A.C. Snow

The squirrel problem has been handled – Snow

The historic statement, “We have met the enemy and they are ours” was uttered by Commodore Oliver Perry in the battle against the British at Lake Erie during the War of 1812.

In a far less significant struggle, I’m happy to announce I’ve finally met my enemy, the squadrons of squirrels who for years have raided my bird feeders, and they are vanquished.

But not before they cost me more than $2,000 because of their acts of vandalism.

On two occasions, they gnawed their way into the trunk of my car and from there worked their way forward, gnawing the wires leading to the ignition. The car had to be towed to the shop for repairs. While we were on vacation, they gnawed holes in the screen wire of the porch and used the porch as a bathroom for a week. We had to have the porch re-screened.

A friend kept reminding me that the solution was simple but expensive: pepper-treated sunflower seed.

Shazam! Double Shazam! Nowadays, an occasional squirrel strolls by, but doesn’t linger.

Corn?

Yes, corn on the cob as opposed to corn in the column. I do love the former.

My wife shucks and silks the corn and drops it into a pot of boiling water for four minutes. Simple.

I lightly glaze it with a touch of butter and lightly salt it, although every time I pick up a salt shaker I hear Doc Starkenburg warning, “Watch that salt!”

According to friend Glenn Keever, I don’t know what good corn on the cob is all about. As a public service, here is his recipe:

Submerge and soak three or four ears of un-shucked corn for two hours, then toss it on a hot grill to roast in the husk. When it is about done roasting in its own husk, don heavy gloves to shuck it and clear the silks.

Return it to a lowered heat grill so you can run a half stick of butter over the ears and then serve them piping hot.

Wow! That’s a lot of trouble and sweat for an ear of corn on a 93-degree summer day.

But if you’re a gourmet and a griller, go for it!

Clarification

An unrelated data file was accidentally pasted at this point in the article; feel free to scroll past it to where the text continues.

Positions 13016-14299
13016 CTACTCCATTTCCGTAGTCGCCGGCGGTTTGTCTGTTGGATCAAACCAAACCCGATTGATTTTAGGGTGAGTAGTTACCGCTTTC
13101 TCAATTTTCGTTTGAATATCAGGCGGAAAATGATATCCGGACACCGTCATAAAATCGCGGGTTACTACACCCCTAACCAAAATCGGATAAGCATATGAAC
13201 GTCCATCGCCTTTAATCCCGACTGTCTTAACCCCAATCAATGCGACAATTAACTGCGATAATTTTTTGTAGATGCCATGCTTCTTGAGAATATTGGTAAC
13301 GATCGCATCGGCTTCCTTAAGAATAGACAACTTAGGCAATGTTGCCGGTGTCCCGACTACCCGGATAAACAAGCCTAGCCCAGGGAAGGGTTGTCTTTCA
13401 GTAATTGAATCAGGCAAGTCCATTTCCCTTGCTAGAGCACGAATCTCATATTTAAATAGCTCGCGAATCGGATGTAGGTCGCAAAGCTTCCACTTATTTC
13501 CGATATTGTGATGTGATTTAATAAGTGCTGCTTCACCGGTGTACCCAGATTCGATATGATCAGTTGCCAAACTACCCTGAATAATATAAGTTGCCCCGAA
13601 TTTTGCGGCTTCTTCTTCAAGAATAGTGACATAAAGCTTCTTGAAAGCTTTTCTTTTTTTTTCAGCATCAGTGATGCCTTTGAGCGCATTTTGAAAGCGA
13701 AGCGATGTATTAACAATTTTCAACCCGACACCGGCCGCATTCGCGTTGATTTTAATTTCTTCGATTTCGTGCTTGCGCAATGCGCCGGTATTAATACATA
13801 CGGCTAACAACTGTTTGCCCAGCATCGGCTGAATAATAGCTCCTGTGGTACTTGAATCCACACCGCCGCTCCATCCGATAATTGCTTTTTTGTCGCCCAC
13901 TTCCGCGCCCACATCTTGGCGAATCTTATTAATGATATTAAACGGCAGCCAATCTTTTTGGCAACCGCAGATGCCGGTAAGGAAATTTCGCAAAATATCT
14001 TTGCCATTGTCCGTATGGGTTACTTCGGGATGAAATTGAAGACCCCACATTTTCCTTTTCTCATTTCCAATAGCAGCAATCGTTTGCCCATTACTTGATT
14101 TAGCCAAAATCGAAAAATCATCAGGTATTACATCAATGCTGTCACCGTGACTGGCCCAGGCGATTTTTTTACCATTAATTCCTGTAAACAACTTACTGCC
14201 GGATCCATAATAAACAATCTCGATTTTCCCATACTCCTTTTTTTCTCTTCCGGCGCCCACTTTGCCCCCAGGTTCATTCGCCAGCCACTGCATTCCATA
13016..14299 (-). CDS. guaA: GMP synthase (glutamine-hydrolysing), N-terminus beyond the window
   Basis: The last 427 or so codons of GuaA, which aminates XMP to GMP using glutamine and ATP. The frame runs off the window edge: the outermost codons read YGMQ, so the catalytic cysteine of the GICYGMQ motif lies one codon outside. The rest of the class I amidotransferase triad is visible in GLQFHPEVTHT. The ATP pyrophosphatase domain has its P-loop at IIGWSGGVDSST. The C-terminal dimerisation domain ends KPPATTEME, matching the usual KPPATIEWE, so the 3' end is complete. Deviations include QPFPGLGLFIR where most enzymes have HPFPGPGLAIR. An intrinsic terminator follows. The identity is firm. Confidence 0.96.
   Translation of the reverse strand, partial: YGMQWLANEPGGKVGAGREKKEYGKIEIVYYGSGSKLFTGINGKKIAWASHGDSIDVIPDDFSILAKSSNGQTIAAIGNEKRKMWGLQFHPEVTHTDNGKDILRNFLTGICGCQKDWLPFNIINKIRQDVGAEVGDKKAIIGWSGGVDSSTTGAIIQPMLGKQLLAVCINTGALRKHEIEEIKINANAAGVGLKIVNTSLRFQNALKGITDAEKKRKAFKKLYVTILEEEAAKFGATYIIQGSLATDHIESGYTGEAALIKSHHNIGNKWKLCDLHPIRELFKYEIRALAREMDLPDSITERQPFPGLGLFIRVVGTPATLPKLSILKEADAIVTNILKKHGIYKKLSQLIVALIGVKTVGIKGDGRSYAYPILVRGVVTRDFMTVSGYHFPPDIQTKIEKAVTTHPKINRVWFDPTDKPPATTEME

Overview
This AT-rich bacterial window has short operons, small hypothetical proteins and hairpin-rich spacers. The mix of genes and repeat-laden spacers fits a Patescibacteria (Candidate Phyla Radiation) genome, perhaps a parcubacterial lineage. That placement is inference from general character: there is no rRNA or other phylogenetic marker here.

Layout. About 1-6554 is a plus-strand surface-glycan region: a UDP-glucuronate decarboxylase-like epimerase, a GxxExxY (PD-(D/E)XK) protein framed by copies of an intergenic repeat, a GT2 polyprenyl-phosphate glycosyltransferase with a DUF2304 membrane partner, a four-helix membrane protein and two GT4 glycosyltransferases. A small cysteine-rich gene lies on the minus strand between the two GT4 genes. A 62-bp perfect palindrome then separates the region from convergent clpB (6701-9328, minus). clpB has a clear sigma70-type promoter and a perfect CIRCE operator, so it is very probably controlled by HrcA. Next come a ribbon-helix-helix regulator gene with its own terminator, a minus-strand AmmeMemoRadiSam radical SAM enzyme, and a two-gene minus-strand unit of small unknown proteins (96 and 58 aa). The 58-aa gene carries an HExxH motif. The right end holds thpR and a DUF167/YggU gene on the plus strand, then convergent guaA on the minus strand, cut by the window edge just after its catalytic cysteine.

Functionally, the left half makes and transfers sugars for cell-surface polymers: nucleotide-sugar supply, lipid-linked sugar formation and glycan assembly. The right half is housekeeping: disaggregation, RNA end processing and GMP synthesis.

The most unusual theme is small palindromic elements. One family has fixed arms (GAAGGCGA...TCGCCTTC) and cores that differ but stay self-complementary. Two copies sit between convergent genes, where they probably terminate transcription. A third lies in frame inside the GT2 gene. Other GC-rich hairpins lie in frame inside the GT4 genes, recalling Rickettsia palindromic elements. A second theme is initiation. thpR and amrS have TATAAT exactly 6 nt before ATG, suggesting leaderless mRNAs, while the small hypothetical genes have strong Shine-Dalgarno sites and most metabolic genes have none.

I recently credited former N.C. First Lady Jeanelle Moore with initiating the state’s wildflower program along our highways.

Phil Kirk, former director of the Department of Health and Human Resources, explained that Moore started the Keep North Carolina Beautiful program designed to make highways litter free and beautiful. It was First Lady Dottie Martin who persuaded the Department of Transportation to launch the flower bed program that is funded by the purchase of vanity license tags.

Thanks to both, Tar Heel and visiting motorists are treated to 1,500 acres of “Say it with Flowers” welcome mats from the mountains to the sea.

Sensitivity

I observed a birthday recently. My wife, among others, presented me with gifts. Early in our marriage she presented me with an unforgettable birthday gift.

At the time, the two of us together were earning just under $10,000 annually. So I had her on a rather strict household allowance.

To let me know it was too strict, on my birthday she presented me with a beautifully wrapped package. With great anticipation, I ripped off the wrappings to discover a half-dozen new dish cloths that she had charged to my account at Hudson Belk. I got the message.

One of my favorite anecdotes has to do with a husband so unthoughtful that his wife dragged him to a “sensitivity training” workshop at which the marriage counselor stressed that couples should know the things that are important to each other.

“David,” he said, “can you describe your wife’s favorite flower”?

David touched his wife’s arm gently and whispered, “Pillsbury All-Purpose, ain’t it, dear?”

Snow: 919-836-5636

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